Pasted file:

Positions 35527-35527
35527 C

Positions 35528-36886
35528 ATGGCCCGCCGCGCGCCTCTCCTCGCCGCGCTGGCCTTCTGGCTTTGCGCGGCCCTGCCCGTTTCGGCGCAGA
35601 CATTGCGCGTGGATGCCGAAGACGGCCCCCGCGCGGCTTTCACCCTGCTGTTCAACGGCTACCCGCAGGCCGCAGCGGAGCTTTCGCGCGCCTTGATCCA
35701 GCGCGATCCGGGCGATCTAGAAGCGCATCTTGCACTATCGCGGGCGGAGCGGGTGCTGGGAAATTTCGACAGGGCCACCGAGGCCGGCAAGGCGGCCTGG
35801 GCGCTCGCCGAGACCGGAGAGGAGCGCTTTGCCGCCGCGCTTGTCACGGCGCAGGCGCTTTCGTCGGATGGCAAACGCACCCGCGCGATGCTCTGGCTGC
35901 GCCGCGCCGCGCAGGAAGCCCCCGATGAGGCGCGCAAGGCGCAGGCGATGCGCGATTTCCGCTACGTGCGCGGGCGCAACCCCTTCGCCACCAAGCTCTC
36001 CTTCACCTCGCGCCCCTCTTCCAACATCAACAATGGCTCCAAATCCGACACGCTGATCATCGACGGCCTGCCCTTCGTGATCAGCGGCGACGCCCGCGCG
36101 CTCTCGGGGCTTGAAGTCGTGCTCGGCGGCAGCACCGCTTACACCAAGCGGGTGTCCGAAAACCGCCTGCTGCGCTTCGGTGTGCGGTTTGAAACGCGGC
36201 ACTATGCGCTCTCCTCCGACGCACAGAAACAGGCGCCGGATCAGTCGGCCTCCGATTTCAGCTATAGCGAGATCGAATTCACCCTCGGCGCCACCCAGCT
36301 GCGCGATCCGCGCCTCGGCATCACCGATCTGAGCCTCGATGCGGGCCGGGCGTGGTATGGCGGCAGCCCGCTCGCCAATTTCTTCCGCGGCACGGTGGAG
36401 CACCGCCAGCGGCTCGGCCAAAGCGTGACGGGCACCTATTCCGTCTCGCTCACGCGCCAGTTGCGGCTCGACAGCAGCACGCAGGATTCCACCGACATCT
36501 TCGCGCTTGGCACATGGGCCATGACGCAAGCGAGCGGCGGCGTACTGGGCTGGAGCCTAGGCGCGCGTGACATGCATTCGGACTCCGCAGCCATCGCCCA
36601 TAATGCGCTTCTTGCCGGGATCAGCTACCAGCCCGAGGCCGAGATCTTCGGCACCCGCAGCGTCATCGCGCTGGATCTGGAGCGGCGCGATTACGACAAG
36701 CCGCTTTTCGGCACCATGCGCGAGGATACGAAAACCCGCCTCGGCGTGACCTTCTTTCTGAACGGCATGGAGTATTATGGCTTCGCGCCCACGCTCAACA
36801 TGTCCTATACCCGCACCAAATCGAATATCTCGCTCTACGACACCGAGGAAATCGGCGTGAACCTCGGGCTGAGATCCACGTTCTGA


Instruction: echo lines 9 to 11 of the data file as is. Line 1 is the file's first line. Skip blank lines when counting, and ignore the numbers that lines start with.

36001 CTTCACCTCGCGCCCCTCTTCCAACATCAACAATGGCTCCAAATCCGACACGCTGATCATCGACGGCCTGCCCTTCGTGATCAGCGGCGACGCCCGCGCG
36101 CTCTCGGGGCTTGAAGTCGTGCTCGGCGGCAGCACCGCTTACACCAAGCGGGTGTCCGAAAACCGCCTGCTGCGCTTCGGTGTGCGGTTTGAAACGCGGC
36201 ACTATGCGCTCTCCTCCGACGCACAGAAACAGGCGCCGGATCAGTCGGCCTCCGATTTCAGCTATAGCGAGATCGAATTCACCCTCGGCGCCACCCAGCT